The Evening Chorus
Resigned to living out the Second World War in a German POW camp, James Hunter, an English officer, begins studying a pair of redstarts near the camp. His interest in the birds captures the attention of the Kommandant and gives James cause to fear for his life. Meanwhile, back in England, James's young wife, Rose, falls headlong into a passionate affair with another man. When James's sister, Enid, is bombed out of her London flat, she comes to stay with Rose, and the two women form a surprising friendship that alters the course of both of their lives.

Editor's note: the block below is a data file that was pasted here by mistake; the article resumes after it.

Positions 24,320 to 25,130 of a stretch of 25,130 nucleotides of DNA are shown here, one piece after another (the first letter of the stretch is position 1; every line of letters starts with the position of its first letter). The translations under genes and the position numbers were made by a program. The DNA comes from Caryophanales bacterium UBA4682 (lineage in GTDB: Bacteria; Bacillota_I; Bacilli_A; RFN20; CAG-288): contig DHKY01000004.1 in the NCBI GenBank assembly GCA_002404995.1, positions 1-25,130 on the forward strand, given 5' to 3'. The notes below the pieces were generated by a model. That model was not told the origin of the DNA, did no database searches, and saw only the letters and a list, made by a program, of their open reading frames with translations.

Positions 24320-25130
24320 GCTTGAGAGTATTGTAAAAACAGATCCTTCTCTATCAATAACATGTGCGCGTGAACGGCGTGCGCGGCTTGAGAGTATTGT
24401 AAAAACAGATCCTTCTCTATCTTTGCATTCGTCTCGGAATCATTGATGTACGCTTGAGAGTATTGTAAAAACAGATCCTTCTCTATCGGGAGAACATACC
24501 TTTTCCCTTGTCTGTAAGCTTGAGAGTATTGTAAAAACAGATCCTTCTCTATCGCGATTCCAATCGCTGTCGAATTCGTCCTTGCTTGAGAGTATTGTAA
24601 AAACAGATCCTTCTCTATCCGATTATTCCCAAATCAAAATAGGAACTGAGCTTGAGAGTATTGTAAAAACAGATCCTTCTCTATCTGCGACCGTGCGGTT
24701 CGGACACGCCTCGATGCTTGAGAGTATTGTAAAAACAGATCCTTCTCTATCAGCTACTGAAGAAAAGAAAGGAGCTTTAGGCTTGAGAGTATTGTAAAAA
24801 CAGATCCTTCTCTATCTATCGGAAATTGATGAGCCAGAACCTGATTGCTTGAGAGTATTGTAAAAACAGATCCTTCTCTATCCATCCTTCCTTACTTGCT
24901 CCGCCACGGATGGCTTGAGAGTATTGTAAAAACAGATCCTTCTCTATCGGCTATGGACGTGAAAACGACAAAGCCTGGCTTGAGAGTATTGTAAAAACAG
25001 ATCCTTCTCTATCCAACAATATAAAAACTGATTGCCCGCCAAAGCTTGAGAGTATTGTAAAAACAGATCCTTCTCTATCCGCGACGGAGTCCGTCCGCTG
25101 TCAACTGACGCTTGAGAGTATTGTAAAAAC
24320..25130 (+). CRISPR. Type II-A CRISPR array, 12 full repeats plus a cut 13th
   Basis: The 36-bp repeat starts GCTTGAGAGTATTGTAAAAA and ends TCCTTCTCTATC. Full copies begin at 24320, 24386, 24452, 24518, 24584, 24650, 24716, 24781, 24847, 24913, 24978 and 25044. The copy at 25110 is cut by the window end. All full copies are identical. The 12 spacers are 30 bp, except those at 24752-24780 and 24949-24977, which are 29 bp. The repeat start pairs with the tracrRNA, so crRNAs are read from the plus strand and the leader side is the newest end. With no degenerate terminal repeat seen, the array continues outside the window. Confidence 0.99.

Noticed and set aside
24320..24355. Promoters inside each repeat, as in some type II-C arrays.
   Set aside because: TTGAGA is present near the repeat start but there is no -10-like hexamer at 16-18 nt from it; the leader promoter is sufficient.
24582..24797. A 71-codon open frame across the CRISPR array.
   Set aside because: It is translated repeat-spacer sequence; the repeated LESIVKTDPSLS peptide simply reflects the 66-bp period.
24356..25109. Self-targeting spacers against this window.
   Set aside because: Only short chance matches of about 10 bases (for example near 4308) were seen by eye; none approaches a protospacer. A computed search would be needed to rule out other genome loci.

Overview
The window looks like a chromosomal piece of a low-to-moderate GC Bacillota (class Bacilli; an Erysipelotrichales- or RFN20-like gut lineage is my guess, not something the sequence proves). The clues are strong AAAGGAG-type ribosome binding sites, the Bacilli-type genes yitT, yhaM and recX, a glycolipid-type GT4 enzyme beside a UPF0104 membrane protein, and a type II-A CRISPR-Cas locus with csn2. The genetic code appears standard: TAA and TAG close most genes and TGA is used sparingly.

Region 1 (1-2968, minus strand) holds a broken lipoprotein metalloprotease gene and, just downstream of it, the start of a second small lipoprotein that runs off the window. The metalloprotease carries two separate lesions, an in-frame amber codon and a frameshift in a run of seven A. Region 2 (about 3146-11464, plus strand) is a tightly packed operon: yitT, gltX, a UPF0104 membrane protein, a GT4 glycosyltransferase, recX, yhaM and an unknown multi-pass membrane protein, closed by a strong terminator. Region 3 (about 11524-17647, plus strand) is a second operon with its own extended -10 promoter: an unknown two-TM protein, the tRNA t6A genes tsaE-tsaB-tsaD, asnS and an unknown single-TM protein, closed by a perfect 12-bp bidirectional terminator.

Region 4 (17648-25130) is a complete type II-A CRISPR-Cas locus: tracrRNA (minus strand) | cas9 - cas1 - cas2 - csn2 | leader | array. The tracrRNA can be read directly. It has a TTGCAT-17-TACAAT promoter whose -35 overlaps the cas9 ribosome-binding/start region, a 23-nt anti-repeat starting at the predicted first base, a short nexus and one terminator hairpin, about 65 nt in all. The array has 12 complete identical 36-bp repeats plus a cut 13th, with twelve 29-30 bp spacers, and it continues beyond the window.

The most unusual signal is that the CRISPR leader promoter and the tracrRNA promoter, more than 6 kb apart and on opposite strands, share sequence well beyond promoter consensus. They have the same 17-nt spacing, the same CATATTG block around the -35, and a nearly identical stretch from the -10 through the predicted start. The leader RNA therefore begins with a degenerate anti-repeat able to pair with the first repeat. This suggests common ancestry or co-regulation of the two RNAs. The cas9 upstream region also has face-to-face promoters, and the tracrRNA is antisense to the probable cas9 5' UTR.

With wonderfully developed characters, exquisitely shaped by and reflected in the natural world, The Evening Chorus is a brilliant, beautiful evocation of place and a natural history of both the war and the human heart. (From HarperCollins)
From the book
James Hunter was captured in the winter of 1940. When the season turns and spring has started to show itself, James comes down to the river at every opportunity. He stops bashing the circuit when he realizes that he has spent weeks walking the perimeter of the camp and the ground is now as grooved as a furrow from a succession of footsteps endlessly tamping down the earth. Now, in the evenings before the prisoners are locked in their barracks for the night, James comes instead to the fence near the river and stands under one of the three trees on the bank, watching the water roll slowly downstream, towards the town that he knows is there but will probably never see.
From The Evening Chorus by Helen Humphreys ©2015. Published by HarperCollins.